By admin | May 21, 2012
By Richard Allen
On Monday morning I read a headline in a newspaper that declared, â€˜Sandbagging in All Star Race irritates fansâ€™. The headline almost caused me to openly laugh in the middle of a crowded teachers lounge.
During Saturdayâ€™s Sprint All Star Race, driver Jimmie Johnson and crew chief Chad Knaus employed a strategy in which, after winning the first of four 20 lap segments, the #48 car rode at the back of the pack until the final dash for the finish. The rules of that race allowed each segment winner to move to the front of the pack prior to the final mandatory pit stop of the night.
Second and third segment winners Matt Kenseth and Brad Keselowski also used the same strategy after their wins.
â€œEverybody knew if you could win that first segment, you could control the night,â€ Johnson explained after the race. â€œWhen the rules came down, every crew chief in the garage realized the importance of that first segment.â€
Apparently, it has just come to light for some that so called â€˜sandbaggingâ€™ is an issue in NASCAR. Funny, but it seems to me this has been going on since 2004, or for that matter, much further back. But in more recent times, the system currently in place in this sport encourages such behavior.
This one race served as a microcosm of what has been going on ever since the inception of the Chase for the Championship in 2004. That system of taking twelve drivers for a ten race dash for the Sprint Cup title encourages teams to run just hard enough early on to get locked into the playoff then take care of equipment and test until those final ten events.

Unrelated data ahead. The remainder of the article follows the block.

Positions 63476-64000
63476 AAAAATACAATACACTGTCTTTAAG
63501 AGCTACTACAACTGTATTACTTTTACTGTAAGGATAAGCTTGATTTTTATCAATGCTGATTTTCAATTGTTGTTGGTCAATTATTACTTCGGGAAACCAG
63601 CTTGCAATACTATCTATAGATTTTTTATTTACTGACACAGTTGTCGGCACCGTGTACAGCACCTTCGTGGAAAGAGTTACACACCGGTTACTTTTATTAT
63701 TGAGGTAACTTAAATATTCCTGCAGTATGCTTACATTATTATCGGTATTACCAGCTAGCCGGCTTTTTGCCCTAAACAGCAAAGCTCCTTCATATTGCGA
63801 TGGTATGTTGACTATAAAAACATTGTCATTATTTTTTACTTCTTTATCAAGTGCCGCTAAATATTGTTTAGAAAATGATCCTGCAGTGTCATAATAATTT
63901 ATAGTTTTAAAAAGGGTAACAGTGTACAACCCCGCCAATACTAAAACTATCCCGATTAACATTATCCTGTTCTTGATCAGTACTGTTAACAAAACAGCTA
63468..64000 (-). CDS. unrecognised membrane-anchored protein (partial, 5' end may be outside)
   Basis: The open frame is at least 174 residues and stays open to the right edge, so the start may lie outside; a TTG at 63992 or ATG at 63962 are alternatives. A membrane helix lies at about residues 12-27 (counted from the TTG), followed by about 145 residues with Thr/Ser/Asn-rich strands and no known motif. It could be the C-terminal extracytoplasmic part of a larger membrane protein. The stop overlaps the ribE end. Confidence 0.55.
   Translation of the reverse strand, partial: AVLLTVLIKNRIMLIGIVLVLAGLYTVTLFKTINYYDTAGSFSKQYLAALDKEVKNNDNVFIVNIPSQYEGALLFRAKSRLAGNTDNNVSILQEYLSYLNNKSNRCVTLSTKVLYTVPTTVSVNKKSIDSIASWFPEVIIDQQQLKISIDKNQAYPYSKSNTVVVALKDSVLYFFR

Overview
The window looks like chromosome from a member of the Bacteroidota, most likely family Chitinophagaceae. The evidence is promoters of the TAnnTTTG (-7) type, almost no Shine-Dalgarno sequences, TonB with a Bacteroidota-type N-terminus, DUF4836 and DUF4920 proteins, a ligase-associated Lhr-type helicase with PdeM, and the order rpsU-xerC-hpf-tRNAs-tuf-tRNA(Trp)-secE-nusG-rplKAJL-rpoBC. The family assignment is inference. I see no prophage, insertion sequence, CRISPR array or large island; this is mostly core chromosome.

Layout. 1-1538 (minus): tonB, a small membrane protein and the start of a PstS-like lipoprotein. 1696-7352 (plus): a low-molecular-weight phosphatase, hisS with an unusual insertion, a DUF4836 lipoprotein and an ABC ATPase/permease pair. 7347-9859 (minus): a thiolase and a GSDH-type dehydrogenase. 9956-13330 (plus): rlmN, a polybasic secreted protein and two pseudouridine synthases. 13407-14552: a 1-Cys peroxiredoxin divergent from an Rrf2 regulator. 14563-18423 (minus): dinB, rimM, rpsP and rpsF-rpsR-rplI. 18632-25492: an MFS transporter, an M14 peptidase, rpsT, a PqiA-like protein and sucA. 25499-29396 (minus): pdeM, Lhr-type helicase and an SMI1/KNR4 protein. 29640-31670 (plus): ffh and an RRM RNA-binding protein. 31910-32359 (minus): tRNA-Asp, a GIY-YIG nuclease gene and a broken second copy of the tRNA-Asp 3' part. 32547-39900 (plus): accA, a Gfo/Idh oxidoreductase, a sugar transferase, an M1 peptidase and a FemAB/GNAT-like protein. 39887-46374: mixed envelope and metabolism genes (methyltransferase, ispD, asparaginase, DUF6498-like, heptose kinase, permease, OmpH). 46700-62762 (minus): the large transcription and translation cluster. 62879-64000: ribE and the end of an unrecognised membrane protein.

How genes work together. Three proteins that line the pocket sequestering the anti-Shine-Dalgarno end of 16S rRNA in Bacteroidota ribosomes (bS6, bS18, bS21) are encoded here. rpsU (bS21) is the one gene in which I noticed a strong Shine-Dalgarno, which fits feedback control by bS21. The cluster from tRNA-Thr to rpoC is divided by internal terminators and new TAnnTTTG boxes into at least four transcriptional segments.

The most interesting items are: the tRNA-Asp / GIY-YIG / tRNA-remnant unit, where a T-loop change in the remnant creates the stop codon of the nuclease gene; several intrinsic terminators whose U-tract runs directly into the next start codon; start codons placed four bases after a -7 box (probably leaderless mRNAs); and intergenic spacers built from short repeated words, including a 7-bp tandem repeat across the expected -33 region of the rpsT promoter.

Thatâ€™s what NASCAR seems to want, folks. Or at least they seem to believe it is whatâ€™s best for the sport. Johnson and his crew took advantage of the system by playing smarter than everybody else. That is what they did for five consecutive seasons between 2006 and 2010.
NASCARâ€™s leadership goes from one gimmicky system to another that, as they declare, â€œwill encourage hard racingâ€. Instead, their schemes seem to always prove otherwise. What typically happens is a short burst of intensity followed by a long period of â€˜sandbaggingâ€™ with another short burst of intensity at the end. Again, one race served as a microcosm of a much bigger picture.
When asked about the criticisms of the All Star Race format after collecting $1 million on Saturday night, Johnson offered honest commentary. â€œThatâ€™s going to be tough for me to knock the system after how our night went because it just worked out exactly how weâ€™d hoped,â€ he said.
Johnson could use that one statement to summarize all five of his championships. Why would the driver and team who have proven their ability to outsmart everyone, including and especially NASCAR, feel otherwise?
Anyone who has spent much time reading this blog will probably know I have been critical of these fly-by-night television ratings driven schemes for a while now. Hopefully there will be a growing feeling of discontent toward the Chase and other types of quick hitters and change will come about.
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